So that was this year's Hyundai Mercury Prize shortlist.
The final 12 albums have been unveiled, and it's perhaps the most diverse, completely open playing field the prize has ever assembled.
There's a lot to discuss, so we've distilled our thoughts into five key takeaway points...
- - -
- - -
We are living through a golden era for UK rap...
Seriously. Even without big hitters such as Skepta - seemingly releasing too late to be eligible for this year's award - and Stormzy, the UK rap family still produced three exceptional entries, each artist with a daring, bold voice of their own.
Dave's textured, nuanced 'Psychodrama' addresses matters both personal and political; slowthai's 'Nothing Great About Britain' is an unedited, completely visceral document; Little Simz simply excels on 'Grey Area', the work of a technical master.
Taken on their own merits, each album could easily win the Mercury - put together, and you have a bumper crop for rap artists who want to pursue a highly individual and deeply British path.
- - -
The 'token jazz entry' doesn't do the current crop justice...
The Mercury Prize - with its various formats and sponsors - has always been a vital foothold into the mainstream for British jazz music, with final shortlist entries stretching back almost to the trophy's inception in 1992.
That said, it has also overlooked the genre. Sons Of Kemet arguably should have won last year's prize, missing out to a success, perfectly pleasant, but not completely inspired entry from Wolf Alice.
Band leader Shabaka Hutchings also missed out this year, with The Comet Is Coming's incendiary new LP failing to reach the shortlist. Perhaps the cruellest blow was delivered to Ezra Collective, whose astonishing year brought us the vivid, groundbreaking, and massively successful 'You Can't Steal My Joy'.
Sure, it's fantastic to see SEED Ensemble's wonderful record reach a wider audience, but there are shades of jazz still being treated as a niche concern in its lonely place on the shortlist.
- - -
The token folk entry has been retired...
The Mercury's token folk entry was long the subject of cruel jokes in some quarters, but it represented a solitary foothold into the mainstream for traditional music in Britain and Ireland.
Sadly, it seems as though that spot has been discontinued - there isn't a single shade of folk music on this year's shortlist, and it was sadly absent from last year's ceremony, too. A case of the vitality of some areas pushing the genre to the sidelines? Or merely the prize narrowing its focus?
With fROOTS recently suspending publication, there are previous few areas for folk musicians in this country to reach a wider audience.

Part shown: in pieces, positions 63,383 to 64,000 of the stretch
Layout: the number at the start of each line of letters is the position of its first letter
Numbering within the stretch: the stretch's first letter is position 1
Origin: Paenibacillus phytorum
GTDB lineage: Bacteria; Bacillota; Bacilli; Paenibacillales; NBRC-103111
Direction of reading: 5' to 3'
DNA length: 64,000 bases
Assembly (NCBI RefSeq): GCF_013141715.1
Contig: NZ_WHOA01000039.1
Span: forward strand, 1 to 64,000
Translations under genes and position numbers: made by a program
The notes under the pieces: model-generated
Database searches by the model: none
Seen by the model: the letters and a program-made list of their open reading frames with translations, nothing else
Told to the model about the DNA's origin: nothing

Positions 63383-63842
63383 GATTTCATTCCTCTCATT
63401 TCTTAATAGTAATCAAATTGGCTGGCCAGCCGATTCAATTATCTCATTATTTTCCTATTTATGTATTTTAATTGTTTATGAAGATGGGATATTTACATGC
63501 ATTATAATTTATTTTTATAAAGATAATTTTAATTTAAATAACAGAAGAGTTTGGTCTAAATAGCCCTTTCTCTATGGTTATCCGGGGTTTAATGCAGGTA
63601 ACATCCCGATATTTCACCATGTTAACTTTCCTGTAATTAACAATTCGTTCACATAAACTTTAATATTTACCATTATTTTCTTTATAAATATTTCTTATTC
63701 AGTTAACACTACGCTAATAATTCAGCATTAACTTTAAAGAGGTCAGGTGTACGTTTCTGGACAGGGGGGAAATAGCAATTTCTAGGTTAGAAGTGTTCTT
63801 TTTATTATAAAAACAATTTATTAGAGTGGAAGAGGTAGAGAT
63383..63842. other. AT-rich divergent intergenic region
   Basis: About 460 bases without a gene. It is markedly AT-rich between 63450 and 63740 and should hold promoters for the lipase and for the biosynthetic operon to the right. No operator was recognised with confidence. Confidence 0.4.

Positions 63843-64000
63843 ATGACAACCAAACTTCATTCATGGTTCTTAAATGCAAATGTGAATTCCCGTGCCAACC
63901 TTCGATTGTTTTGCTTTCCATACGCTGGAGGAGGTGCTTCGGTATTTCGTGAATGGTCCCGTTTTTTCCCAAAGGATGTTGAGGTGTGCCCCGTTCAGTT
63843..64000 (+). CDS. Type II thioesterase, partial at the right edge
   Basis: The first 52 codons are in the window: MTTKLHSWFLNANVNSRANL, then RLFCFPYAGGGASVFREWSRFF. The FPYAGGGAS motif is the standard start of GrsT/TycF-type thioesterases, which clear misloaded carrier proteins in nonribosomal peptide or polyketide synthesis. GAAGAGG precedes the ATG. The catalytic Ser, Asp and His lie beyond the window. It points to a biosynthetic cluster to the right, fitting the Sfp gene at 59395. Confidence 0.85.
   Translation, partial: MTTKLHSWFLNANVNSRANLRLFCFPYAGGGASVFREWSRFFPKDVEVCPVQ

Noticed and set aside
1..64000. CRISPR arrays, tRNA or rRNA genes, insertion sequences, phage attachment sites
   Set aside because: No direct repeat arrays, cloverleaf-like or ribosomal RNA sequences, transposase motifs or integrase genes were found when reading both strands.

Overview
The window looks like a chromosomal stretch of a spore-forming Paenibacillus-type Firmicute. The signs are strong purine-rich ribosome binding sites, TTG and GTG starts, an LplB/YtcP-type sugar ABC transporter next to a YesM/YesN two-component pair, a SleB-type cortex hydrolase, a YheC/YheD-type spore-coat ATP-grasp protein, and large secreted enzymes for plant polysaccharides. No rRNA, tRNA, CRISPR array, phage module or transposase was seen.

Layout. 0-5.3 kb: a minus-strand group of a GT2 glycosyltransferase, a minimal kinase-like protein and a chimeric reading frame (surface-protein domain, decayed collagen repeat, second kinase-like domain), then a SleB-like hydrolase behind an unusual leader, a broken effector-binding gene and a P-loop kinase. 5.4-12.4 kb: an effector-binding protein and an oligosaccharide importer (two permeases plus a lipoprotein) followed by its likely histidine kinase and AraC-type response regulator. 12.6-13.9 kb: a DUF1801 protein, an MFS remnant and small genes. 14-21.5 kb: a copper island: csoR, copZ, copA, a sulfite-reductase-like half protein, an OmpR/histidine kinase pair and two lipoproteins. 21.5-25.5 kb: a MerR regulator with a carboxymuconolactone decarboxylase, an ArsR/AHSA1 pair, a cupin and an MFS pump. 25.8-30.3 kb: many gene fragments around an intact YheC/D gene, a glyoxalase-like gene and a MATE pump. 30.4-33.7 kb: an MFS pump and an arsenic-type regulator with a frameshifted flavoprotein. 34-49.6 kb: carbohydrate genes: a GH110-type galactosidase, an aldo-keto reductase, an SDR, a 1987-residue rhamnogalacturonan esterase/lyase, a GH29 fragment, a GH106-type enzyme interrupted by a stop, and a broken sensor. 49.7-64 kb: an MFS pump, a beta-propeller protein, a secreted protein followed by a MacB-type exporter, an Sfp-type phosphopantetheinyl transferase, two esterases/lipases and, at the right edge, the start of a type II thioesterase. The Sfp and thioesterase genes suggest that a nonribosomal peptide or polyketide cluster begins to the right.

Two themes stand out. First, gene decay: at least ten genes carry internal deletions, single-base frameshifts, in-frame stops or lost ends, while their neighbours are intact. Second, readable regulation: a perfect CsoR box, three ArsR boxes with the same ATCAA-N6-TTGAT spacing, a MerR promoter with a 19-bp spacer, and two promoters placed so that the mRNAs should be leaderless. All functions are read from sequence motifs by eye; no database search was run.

- - -
Politics linger at the forefront for the Class Of '19
From Dave's dissection of Theresa May - "Why is your heart so sinister?" - to slowthai's rather more foul-mouthed appraisal of our outgoing Prime Minister, this year's shortlist is marked by an increasing political consciousness.
IDLES have long been vocal in their political identity, while The 1975 celebrated their spot on the Mercury Prize shortlist by releasing a brand new track with climate change protestor Greta Thunberg.
In years gone past, a standard think piece trope was to ask: where has all the political music gone? Guess that's one pitch that won't be winging its way to editorial Inboxes this week.
Mercurial. pic.twitter.com/2gpiPZ0AgV— I D L E S (@idlesband) July 25, 2019
- - -
Is it truly representative of British music?
Looking at the final shortlist of this year's Hyundai Mercury Prize you're struck by the quality and the variety of the releases, from NAO's sumptuous soul through to SEED Ensemble's jazz explorations, slowthai's punk-etched rap and Anna Calvi's biting, guitar-led songwriting.
Yet it's also decidedly English. Only two entries - Ireland's Fontaines DC and Wales' Cate Le Bon - hails from outside the English border, furthering the separation between English music and the rest of the UK. Ireland and Wales have never once won the prize, while Scotland has claimed it a mere three times (if we include Primal Scream). PJ Harvey, meanwhile, has won it twice on her own.
Part of the reason for this could be the cost of entering. Unlike the SAY Award or the Welsh Music Prize there is an entry fee for the Hyundai Mercury Prize, who tends to exclude underground releases.
Since many of the fine releases from Scotland, Wales, and Ireland come from small labels, perhaps this pushes them to the side; whatever reason, it's a shame that the Mercury can't move to embrace its Celtic cousins.
Congratulations to the #mercuryprize for Another year of Still demanding £288 from hundreds small labels and bands to enter even though you are sponsored by #HyundaiMercuryPrize— Geoff Barrow (@jetfury) July 25, 2019
- - -
The winner of the Hyundai Mercury Prize will be announced on September 19th.
Join us on Vero, as we get under the skin of global cultural happenings. Follow Clash Magazine as we skip merrily between clubs, concerts, interviews and photo shoots. Get backstage sneak peeks and a true view into our world as the fun and games unfold.